Adult Mentor Relationships May Help Reduce High-Risk Behaviors Among Teens
June 9, 2000
A study in the April issue of Archives of Pediatrics and Adolescent Medicine found that teens with adult mentors are less likely to participate in high-risk behaviors.
Researchers surveyed 294 youth between the ages of 12 and 23 who were patients at a community-based teaching hospital in suburban New Jersey between August 1995 and March 1996.
Researchers looked at five major categories of risk behaviors including tobacco use, alcohol use, drug use, violence, and sexual intercourse. Participants were asked about the onset, duration, and intensity of each risk behavior. Multivariate analyses were used to compare the relationship between risk behaviors and mentoring.
Teen Relationships with Adult Mentors
Association Between High-Risk Behaviors and Adult Mentorship
Researchers assessed the impact of mentors and found that adolescents with a mentor (both parent and non-parent) were less likely to be at higher risk, defined as participating in two or more of the risk behaviors.
In order to assess whether parent mentors played a different role in preventing risk behaviors than non-parent mentors, researchers examined data from a subset of higher risk adolescents. They concluded that connectiveness to a trusted adult, regardless of whether it is a parent, makes a positive contribution to the life, development, and behaviors of an adolescent.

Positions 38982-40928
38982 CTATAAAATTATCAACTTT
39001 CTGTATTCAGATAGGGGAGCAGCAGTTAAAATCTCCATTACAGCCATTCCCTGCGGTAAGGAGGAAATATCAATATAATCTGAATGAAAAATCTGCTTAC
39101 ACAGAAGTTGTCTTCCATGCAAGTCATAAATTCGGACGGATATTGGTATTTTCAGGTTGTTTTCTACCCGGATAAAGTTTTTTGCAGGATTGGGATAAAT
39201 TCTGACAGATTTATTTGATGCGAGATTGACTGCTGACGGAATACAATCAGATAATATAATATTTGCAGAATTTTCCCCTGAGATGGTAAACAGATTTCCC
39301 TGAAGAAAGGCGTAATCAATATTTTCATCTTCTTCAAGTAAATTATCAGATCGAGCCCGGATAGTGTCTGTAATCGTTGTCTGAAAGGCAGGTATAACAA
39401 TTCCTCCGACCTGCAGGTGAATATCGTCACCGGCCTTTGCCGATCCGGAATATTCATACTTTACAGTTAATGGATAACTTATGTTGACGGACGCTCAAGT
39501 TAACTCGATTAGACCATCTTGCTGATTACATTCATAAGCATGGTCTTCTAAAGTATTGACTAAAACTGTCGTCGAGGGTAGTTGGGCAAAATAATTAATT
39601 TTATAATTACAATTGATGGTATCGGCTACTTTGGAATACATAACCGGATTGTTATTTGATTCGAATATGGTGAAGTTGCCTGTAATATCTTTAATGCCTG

The authors conclude that health care providers need to inform parents, both mothers and fathers, about the vital role they can play as a mentor to their teens. They note that only 1% of teens in this study named their physician as the person they can usually turn to for help and advice. The authors suggest that health care providers need to let teens know that they are approachable.
The authors also stress that the utilization of adult mentors should be supported as a key strategy in working with adolescents to decrease certain risk behaviors and their consequent morbidity and mortality.
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This article was provided by Sexuality Information and Education Council of the United States. It is a part of the publication SHOP Talk: School Health Opportunities and Progress Bulletin.